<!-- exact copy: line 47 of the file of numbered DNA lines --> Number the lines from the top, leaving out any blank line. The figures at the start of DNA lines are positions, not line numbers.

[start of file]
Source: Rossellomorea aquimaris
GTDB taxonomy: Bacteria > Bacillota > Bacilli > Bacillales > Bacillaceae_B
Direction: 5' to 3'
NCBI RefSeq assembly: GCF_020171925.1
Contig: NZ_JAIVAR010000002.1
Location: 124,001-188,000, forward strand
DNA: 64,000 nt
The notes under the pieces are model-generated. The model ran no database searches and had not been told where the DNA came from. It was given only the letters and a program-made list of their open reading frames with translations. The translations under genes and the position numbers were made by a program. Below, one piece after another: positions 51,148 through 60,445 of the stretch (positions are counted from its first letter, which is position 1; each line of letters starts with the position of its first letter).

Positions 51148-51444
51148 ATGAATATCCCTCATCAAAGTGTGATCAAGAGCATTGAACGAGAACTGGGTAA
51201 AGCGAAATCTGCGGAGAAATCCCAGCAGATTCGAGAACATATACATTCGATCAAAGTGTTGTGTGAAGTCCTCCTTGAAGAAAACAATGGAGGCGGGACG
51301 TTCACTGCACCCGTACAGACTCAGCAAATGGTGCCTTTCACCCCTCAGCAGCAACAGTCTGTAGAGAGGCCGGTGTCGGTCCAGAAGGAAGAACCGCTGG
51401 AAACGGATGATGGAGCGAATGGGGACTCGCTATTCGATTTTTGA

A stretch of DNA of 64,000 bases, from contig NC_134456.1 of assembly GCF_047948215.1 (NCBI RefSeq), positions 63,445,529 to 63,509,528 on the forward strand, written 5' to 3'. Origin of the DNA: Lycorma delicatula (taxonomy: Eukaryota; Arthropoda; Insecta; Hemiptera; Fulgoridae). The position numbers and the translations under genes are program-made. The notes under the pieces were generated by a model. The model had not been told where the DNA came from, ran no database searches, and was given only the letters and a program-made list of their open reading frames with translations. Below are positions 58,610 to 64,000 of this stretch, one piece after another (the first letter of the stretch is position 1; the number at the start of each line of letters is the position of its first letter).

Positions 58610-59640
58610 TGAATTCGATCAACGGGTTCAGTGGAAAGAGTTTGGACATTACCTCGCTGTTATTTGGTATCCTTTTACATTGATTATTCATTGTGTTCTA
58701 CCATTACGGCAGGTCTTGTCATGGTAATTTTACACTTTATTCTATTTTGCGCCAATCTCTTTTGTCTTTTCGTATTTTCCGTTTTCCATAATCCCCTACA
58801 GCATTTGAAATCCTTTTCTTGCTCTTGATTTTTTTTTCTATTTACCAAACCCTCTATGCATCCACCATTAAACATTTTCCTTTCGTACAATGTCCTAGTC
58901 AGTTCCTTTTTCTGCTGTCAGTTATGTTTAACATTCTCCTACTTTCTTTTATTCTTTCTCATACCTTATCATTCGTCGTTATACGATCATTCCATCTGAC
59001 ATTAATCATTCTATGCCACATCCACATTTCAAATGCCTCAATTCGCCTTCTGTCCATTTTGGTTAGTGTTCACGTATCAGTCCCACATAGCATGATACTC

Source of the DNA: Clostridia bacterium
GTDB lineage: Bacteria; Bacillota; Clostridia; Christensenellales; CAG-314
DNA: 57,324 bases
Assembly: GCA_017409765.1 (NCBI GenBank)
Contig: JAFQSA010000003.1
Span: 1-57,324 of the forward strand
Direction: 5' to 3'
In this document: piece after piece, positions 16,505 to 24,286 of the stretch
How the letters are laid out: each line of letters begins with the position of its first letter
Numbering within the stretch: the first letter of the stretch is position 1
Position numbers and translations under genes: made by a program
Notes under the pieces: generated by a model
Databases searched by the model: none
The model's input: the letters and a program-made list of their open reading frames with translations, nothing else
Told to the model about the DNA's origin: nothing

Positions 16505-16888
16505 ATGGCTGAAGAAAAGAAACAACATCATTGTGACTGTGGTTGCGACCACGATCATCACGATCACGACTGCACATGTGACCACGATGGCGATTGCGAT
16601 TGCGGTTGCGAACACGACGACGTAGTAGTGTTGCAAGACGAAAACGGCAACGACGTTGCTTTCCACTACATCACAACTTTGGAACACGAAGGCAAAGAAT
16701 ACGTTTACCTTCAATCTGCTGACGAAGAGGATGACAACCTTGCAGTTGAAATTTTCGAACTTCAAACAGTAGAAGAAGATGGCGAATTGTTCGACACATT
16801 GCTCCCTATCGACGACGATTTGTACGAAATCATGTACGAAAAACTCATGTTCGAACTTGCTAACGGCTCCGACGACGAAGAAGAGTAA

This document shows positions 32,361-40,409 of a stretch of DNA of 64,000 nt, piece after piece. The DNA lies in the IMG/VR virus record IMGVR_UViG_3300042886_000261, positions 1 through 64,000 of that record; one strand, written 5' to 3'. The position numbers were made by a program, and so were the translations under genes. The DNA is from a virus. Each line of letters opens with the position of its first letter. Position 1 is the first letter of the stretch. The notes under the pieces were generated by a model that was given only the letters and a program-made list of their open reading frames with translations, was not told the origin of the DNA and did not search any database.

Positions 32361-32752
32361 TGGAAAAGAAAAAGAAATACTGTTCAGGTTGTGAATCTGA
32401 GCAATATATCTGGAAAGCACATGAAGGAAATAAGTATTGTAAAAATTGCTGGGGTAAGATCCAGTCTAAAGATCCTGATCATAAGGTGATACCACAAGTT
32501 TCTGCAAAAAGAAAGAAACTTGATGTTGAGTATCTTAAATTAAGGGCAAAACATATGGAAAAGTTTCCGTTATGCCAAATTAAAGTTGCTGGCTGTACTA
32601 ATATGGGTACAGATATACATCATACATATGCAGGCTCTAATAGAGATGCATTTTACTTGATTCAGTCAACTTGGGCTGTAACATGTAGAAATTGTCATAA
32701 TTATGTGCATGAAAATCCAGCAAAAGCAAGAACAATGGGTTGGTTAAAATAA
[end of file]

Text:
32701 TTATGTGCATGAAAATCCAGCAAAAGCAAGAACAATGGGTTGGTTAAAATAA